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Benigno Pico
Birth: Mar. 15, 1837
Monterey
Monterey County
California, USA
Death: Apr. 8, 1904
Los Angeles
Los Angeles County
California, USA

Civil War: Co. A, 1st Battalion, Native California Cavalry

Comrade, Frank Bartlett Post, No. 6, G.A.R., Los Angeles, California

Benigno Pico y Villavicencio was baptized at the Monterey Presidio Chapel (San Carlos) April 15, 1837 (SC Baptisms 04048, ECPP). He was the son of cabo (corporal) José de Jesús Pico y Cota of Sinaloa and María Trinidad Francisca Javiera Antonia Villavicencio y Espinosa of Monterey. His father was grantee of Rancho Piedra Blanca (San Simeon). He became a citizen with the transfer of sovereignty in 1848. He enlisted as a 1st Sergeant at San José, California, February 18, 1863, and was mustered into Company A, 1st Battalion, Native California Cavalry, April 23. He deserted July 3, 1863, but was arrested and returned to Company A January 2, 1864. He married Anna Forrester at Misión San Luís Obispo January 6, 1864. Benigno Pico was posted to Fort Mason, Arizona Territory, from September 1865 until January 1866. He was mustered out at Drum Barracks March 20, 1866. Pico appears as a farmer in the San Simeon District in the San Luís Obisbo County Great Register of 1867. Pico filed an application to open a post office in 1873 with the designation "San Simeon." The application was approved and Pico served as postmaster until 1875. In his application Pico stated that the post office would serve 250 nearby residents, including 45 at the whaling station. Sometime in 1877 he moved to San Fernando, Los Angeles County, where he operated the Pico Hotel. He later became a member of Los Angeles' Frank Barlett Post, No. 6, Grand Army of the Republic. Benigno Pico was living in San Fernando and working as a "farm laborer" when the census taker knocked on his door in June 1880. He gave his birthplace and the birthplace of his parents as California. Also enumerated were his wife, three sons, two daughters, and a brother, José Pico, age 25 years. His wife, Annie M., appears as a 37-year-old house-keeper. Her birthplace was recorded as Pennsylvania and the birthplace of her father Ireland and her mother New York. The children listed were all at school: Nathan, 15; Mary I., 13; Mary Ann, 12; John H., 10; and Frank, 7. Benigno filed for a Civil War veteran's pension September 3, 1890, and received certificate No. 1,002,987. After his death Annie filed for a widow's pension and received application No. 806,704 and certificate No. 584,658.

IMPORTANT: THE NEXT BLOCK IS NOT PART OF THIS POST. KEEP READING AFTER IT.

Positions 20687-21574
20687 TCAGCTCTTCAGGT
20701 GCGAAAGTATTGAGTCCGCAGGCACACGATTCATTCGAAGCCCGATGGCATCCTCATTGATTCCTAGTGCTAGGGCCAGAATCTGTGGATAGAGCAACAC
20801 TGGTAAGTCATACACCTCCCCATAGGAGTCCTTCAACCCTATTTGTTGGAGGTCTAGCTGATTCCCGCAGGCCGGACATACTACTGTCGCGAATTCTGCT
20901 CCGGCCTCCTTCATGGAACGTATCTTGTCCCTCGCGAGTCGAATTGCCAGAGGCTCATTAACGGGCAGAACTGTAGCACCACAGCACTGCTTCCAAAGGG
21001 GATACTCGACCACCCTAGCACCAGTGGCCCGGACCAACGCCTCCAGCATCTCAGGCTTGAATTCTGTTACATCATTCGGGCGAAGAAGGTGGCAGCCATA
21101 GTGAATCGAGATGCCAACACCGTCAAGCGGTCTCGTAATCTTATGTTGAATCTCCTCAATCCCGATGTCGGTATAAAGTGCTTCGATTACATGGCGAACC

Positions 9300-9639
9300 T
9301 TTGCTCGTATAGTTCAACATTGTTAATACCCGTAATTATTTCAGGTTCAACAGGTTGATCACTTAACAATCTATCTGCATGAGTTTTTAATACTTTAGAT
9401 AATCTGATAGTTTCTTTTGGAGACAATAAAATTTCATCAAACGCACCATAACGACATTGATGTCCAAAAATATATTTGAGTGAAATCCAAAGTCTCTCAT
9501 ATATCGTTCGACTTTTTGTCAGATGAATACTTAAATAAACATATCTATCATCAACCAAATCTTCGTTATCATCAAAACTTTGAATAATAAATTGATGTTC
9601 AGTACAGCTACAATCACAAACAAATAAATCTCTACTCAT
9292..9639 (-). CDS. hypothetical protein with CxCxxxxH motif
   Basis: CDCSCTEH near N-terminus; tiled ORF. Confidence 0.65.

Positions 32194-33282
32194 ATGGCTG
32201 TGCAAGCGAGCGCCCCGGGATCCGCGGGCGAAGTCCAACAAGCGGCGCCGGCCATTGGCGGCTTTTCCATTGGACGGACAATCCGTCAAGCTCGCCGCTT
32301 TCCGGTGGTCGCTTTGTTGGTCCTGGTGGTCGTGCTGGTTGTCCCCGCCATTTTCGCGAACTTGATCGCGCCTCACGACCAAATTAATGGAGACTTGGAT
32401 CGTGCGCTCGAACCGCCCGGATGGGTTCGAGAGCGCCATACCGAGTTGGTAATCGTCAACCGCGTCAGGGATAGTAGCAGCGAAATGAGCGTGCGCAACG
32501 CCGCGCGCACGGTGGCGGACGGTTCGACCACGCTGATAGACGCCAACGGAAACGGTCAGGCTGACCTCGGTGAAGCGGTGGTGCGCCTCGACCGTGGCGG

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Family Saw Him Injured.
B. Pico was struck by a streetcar of the Downey-avenue line of the Los Angeles Railway Company last evening at River Station and seriously injured. He had been in Mexico for several months and had just alighted from a train where he was receiving the greetings of his family when the car felled him.
(Times [LA], 9 Apr 1904, 12:1)

Injuries Caused Death.
Pico, Struck by Electric Car, Died while Surgeons Were Preparing for Operation.
B. Pico was struck by a car of the Downey-avenue line of the Los Angeles Railway Company Friday evening at River Station died yesterday morning from the effects of his injuries, at the Emergency and General Hospital. When he was taken to the Receiving Room he was suffering from the concussion of the brain and the surgeons found it impossible to restore him to consciousness. He was removed to the other hospital, where an operation was decided upon, but before it was commenced the patient died. The deceased was one of the best-known citizens of the San Fernando district, where he had lived all his life [sic]. He was a direct descendant of Governor Pico, the last Mexican executive who presided over the destinies of California before the American occupation. He possessed a fortune consisting mostly of extensive tracts of land in the San Fernando district, and in that section of the county, he had numerous relatives. Four months ago Mr. Pico went to Sonora, Mexico, to look after some mining interests and to visit relatives. He had just stepped off a Southern Pacific train when he was struck by the car, the accident being witnessed by a number of his relatives, who had gone to River Station to welcome him home. The body was removed to the undertaking establishment of the Peck & Chase Company, where an inquest will be held tomorrow morning at 9 o'clock.
(Times [LA], 10 Apr 1904, 12:3)
 
 
Family links: 
 Parents:
  Francisca Javiesa Villavicencio Pico (1814 - 1869)
 
 Spouse:
  Anna Mary Forrester Pico (1841 - 1927)*
 
 Sibling:
  Maria Ignacia Pico (1833 - 1861)*
  Benigno Pico (1837 - 1904)
 
*Calculated relationship
 
Burial:
Pioneer Memorial Cemetery
Sylmar
Los Angeles County
California, USA
 
Maintained by: Steve
Originally Created by: James Henkel
Record added: Sep 12, 2010
Find A Grave Memorial# 58529302
Benigno Pico
Added by: Steve
 
Benigno Pico
Added by: Steve
 
Benigno Pico
Cemetery Photo
Added by: Terry
 
 
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- Terry Chaffee
 Added: Apr. 16, 2012
¡Hijo del país, descanse en paz! Who for the Union fought and bled, though passing on, is never dead.
- Steve
 Added: Feb. 9, 2012
Bp. Benigno Pico 15Apr1837 San Carlos Borromeo (Carmel) Bautismos 04048; pension filed 03Sep1890, Cert 1,002,987; widow Cert 806,704; obit Times [LA], 10Apr1904, 12:3.
- Gilbert Pico
 Added: Dec. 14, 2010
 
This page is sponsored by: Gilbert Pico

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